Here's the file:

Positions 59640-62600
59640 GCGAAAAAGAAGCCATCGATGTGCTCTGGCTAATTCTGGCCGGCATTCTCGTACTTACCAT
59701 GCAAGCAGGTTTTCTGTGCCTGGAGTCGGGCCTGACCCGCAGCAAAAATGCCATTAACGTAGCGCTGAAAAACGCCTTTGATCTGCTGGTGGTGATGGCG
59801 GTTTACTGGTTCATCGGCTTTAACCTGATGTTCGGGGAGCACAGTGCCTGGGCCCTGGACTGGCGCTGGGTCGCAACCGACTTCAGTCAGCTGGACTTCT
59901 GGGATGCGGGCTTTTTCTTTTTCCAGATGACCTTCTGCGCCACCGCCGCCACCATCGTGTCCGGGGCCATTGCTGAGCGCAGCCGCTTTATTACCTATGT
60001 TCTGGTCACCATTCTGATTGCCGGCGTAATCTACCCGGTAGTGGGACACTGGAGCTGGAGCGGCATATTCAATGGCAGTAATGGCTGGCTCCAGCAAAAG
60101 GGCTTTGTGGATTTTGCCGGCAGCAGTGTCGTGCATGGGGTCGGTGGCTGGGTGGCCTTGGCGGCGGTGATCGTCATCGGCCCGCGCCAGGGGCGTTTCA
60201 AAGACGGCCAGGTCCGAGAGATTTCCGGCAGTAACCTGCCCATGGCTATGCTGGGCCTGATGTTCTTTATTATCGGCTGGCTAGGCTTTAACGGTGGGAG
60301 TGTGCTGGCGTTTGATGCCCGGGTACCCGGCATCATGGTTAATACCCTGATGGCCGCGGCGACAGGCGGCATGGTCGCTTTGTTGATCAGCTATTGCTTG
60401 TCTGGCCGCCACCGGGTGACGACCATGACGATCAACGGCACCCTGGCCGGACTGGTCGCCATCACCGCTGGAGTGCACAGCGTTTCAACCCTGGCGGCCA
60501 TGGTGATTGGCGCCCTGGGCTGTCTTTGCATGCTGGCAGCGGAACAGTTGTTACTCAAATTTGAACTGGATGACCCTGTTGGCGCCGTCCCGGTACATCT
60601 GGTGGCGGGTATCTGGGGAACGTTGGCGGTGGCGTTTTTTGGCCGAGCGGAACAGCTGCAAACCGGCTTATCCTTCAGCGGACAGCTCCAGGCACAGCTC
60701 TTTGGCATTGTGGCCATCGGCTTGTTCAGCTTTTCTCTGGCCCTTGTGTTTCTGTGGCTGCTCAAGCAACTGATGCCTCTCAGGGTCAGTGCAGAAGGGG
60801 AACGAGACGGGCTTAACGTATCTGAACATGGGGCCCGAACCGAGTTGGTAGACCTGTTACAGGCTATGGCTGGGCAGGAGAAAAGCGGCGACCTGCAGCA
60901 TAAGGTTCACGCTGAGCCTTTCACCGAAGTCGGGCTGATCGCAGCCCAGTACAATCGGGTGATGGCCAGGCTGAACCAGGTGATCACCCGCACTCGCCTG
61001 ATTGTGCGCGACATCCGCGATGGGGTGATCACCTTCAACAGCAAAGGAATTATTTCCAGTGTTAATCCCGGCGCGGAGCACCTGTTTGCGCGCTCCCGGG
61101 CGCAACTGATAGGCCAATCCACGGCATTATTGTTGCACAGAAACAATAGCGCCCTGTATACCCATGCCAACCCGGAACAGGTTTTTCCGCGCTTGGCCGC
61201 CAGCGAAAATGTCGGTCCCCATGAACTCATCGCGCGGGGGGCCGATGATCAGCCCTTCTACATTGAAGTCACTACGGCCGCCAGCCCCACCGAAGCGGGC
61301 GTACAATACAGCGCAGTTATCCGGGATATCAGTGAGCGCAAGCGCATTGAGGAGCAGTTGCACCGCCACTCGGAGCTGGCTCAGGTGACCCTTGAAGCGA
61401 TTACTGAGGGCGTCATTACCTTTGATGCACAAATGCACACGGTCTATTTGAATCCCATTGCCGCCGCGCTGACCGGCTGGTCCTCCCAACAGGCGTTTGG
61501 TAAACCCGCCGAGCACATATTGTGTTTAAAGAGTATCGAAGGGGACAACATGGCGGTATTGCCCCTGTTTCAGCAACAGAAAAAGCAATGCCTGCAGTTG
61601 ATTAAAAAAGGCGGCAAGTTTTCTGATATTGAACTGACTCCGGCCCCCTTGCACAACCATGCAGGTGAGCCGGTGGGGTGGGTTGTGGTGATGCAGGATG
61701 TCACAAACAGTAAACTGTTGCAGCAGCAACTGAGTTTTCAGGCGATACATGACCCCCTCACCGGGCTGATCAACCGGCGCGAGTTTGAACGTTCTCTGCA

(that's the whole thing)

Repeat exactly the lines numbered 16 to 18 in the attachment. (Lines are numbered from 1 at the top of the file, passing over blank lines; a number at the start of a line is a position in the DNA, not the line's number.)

61001 ATTGTGCGCGACATCCGCGATGGGGTGATCACCTTCAACAGCAAAGGAATTATTTCCAGTGTTAATCCCGGCGCGGAGCACCTGTTTGCGCGCTCCCGGG
61101 CGCAACTGATAGGCCAATCCACGGCATTATTGTTGCACAGAAACAATAGCGCCCTGTATACCCATGCCAACCCGGAACAGGTTTTTCCGCGCTTGGCCGC
61201 CAGCGAAAATGTCGGTCCCCATGAACTCATCGCGCGGGGGGCCGATGATCAGCCCTTCTACATTGAAGTCACTACGGCCGCCAGCCCCACCGAAGCGGGC